The federal government has spent $1.6 billion during the last six years to support HR517. The money has helped 4,400 rural schools and prevented the closure of numerous isolated facilities. In addition, more than 780 rural counties make infrastructure improvements. In addition, it has fostered many search and rescue operations by providing equipment and been used for habitat improvements.
Hood River County has received the largest portion of its $2.8 million share for paving, striping and constructing roads. Another $580,000 is dedicated to public education and goes into the state coffers to be divvied up between all 36 counties.
In 2006 a presidential budget included funding for HR517 — the first time in history. However, the Bush Administration wanted to extend the program only one more year and proposed selling off more than 300,000 publicly owned acres on 2,934 parcels to raise the money. Roughly 400 of the nominated acres were within the Mount Hood National Forest.
Although these properties were largely sited in or near developed areas, conservation groups disagreed with the sale of public lands. And, following a national outcry, the idea was abandoned.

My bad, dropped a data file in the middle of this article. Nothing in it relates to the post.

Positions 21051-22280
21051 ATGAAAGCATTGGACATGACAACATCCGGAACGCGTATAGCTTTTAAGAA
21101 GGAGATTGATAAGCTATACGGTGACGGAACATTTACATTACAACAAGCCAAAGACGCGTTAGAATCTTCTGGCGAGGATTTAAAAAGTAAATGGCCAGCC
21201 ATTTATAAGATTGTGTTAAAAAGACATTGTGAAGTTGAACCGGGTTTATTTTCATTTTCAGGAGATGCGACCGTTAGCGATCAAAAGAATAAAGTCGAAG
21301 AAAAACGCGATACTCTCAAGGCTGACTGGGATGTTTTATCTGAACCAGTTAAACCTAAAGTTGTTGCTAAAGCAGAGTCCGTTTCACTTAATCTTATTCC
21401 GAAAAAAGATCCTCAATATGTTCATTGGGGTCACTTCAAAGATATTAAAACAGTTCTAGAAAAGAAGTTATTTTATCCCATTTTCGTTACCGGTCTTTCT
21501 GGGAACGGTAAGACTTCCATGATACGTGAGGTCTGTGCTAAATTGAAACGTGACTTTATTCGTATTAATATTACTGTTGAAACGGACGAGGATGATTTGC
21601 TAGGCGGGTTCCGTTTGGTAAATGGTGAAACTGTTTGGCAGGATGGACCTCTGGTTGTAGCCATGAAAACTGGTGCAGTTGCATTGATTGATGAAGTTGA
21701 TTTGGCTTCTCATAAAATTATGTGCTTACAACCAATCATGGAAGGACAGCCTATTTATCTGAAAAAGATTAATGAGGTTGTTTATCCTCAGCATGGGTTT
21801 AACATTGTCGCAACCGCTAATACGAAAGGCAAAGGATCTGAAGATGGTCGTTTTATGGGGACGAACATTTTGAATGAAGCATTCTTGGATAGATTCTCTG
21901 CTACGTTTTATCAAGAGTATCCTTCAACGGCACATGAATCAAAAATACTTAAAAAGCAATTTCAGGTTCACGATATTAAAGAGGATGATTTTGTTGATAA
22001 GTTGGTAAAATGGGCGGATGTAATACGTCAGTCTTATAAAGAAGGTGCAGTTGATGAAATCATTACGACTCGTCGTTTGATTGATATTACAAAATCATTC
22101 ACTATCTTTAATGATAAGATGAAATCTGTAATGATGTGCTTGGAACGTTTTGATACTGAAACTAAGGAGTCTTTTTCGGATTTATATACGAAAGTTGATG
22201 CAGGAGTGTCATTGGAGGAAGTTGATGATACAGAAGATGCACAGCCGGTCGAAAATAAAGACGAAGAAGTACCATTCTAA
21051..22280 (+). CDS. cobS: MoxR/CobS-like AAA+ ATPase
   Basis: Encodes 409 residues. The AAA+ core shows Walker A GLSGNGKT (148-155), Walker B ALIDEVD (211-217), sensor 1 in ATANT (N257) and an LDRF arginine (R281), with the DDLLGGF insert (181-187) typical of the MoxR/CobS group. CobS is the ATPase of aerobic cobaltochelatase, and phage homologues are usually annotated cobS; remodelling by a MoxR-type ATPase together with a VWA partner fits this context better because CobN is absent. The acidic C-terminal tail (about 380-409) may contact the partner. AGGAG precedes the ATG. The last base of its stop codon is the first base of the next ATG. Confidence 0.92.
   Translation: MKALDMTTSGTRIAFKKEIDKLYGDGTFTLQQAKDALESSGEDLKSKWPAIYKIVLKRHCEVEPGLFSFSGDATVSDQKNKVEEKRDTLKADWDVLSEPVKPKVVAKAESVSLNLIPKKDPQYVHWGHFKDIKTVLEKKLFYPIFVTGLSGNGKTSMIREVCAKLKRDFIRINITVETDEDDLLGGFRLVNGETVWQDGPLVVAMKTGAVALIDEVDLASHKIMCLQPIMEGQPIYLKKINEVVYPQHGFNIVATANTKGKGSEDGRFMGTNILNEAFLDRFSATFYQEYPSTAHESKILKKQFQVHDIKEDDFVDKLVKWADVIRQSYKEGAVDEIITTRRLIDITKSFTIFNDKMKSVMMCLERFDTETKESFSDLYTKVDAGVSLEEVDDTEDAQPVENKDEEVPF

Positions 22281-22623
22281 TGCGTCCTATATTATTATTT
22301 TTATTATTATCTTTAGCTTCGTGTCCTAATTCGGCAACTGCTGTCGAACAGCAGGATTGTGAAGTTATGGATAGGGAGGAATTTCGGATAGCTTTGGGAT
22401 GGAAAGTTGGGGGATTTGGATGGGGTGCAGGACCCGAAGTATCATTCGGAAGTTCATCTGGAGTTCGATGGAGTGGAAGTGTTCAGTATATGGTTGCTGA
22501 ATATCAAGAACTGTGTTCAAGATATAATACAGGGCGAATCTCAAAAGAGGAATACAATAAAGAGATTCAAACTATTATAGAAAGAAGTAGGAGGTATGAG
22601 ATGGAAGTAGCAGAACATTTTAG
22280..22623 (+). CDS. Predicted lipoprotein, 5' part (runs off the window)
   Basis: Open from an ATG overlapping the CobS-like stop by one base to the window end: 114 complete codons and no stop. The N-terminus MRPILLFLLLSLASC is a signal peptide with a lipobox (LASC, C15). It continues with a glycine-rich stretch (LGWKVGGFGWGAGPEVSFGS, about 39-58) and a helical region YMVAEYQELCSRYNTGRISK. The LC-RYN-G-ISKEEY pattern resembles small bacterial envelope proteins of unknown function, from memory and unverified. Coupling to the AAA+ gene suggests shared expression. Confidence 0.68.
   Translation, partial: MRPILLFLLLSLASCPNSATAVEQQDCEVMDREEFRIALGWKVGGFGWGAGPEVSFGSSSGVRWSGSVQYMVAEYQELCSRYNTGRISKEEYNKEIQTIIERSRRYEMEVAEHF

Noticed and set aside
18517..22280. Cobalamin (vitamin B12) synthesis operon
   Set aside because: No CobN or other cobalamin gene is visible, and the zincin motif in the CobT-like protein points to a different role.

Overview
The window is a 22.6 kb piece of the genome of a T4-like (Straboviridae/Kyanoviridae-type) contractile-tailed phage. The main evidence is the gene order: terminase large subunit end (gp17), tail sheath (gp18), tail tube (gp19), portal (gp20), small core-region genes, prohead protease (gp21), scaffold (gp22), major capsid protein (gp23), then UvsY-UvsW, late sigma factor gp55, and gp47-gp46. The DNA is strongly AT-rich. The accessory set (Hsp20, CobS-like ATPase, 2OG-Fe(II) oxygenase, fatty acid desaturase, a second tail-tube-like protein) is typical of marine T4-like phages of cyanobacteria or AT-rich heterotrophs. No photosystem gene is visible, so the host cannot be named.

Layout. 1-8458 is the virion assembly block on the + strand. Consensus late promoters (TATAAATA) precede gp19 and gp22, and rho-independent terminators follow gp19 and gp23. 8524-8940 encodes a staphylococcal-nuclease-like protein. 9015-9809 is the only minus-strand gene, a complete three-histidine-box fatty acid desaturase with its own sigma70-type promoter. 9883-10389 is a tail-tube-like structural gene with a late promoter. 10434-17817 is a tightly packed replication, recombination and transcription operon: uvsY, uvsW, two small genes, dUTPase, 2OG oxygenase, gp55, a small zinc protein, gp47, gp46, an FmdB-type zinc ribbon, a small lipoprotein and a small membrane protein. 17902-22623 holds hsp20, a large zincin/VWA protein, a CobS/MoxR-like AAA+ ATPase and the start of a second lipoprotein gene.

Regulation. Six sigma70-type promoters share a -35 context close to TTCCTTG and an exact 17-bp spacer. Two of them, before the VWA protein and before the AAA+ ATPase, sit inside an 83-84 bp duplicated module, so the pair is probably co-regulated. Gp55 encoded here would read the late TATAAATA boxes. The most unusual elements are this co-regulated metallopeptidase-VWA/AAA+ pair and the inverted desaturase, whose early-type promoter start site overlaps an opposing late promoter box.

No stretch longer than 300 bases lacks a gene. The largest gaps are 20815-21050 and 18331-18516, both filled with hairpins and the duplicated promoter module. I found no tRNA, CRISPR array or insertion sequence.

Walden then came forward with a plan that he believed would provide $130 million in new revenue over the next 10 years.
He also pushed for passage of the Forest Emergency Recovery and Research Act to eliminate the threat of wildfires. The legislation streamlined the regulatory process to remove burned or bug-infested trees from national forests before they decayed and lost their marketable value. Although House Resolution 4200 garnered the approval of the full House, it was held up in the Senate.
Also failing to be approved by the Senate was DeFazio’s Deep Ocean Energy Resources Act. House Resolution 4761, which if passed by the House, would have expanded off-shore oil and natural gas production. In addition to providing about $250 million over five years for HR517, the bill was intended to decrease America’s dependence upon foreign petroleum products.
Meriwether said the county has banked $7.5 million in a reserve fund for road work emergencies — but does not want to use that money for routine expenses.
“We are going to remain hopeful that something will happen with the new Congress,” he said.
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I Can't Keep Quiet singers at "Citizen Town Hall"
‘I can’t keep quiet,’ sing members of an impromptu choir in front of Hood River Middle School Saturday prior to the citizen town hall for questions to Rep. Greg Walden. The song addresses female empowerment generally and sexual violence implicitly, and gained prominence during the International Women’s Day events in January. The singers braved a sudden squall to finish their song and about 220 people gathered in HRMS auditorium, which will be the scene of the April 12 town hall with Rep. Greg Walden, at 3 p.m. Enlarge